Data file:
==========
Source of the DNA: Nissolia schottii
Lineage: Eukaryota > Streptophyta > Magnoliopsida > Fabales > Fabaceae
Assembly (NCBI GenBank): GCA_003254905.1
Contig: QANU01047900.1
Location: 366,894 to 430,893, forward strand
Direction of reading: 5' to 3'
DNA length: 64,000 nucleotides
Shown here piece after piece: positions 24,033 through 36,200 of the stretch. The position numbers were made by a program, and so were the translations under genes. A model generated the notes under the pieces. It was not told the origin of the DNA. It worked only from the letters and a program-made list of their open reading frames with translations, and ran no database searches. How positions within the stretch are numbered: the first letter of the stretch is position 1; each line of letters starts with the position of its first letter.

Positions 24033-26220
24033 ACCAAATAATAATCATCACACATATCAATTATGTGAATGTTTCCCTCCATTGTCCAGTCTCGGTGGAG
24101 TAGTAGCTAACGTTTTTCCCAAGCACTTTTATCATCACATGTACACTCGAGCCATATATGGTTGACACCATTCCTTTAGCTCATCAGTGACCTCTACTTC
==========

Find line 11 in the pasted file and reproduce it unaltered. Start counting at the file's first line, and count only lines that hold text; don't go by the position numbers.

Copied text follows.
24101 TAGTAGCTAACGTTTTTCCCAAGCACTTTTATCATCACATGTACACTCGAGCCATATATGGTTGACACCATTCCTTTAGCTCATCAGTGACCTCTACTTC